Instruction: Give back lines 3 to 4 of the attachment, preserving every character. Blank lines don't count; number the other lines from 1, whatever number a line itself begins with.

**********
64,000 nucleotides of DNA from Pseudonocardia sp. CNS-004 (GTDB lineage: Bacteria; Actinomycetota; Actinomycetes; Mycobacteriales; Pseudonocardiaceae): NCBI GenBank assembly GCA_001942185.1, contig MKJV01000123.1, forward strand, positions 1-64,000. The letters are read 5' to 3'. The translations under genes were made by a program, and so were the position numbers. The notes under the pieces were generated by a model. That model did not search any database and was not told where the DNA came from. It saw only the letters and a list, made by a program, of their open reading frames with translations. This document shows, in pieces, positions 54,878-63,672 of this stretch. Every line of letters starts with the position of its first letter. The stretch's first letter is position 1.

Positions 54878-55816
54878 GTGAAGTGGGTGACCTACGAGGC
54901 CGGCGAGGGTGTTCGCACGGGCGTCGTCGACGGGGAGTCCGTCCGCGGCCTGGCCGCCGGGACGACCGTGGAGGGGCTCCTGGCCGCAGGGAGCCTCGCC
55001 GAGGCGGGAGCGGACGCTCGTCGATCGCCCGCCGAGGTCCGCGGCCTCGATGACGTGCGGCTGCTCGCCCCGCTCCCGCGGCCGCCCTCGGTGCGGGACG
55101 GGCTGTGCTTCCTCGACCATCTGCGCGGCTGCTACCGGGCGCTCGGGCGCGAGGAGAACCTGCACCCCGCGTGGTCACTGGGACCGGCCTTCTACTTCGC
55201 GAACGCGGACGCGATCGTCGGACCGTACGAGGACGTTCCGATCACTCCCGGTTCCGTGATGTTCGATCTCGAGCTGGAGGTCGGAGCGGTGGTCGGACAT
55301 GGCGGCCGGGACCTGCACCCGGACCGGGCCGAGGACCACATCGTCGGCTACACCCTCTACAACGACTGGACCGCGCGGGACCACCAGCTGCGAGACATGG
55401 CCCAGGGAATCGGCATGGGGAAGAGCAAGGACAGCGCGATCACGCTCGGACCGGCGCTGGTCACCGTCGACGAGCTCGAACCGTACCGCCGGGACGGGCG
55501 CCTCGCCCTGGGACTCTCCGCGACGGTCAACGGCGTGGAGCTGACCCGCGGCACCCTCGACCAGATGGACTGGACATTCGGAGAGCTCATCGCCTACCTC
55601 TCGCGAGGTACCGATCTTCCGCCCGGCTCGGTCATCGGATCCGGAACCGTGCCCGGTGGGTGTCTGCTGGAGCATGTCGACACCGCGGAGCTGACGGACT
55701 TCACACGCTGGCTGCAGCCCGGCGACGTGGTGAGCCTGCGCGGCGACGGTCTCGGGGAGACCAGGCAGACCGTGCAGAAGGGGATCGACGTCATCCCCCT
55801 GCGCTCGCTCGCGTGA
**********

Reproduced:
54878 GTGAAGTGGGTGACCTACGAGGC
54901 CGGCGAGGGTGTTCGCACGGGCGTCGTCGACGGGGAGTCCGTCCGCGGCCTGGCCGCCGGGACGACCGTGGAGGGGCTCCTGGCCGCAGGGAGCCTCGCC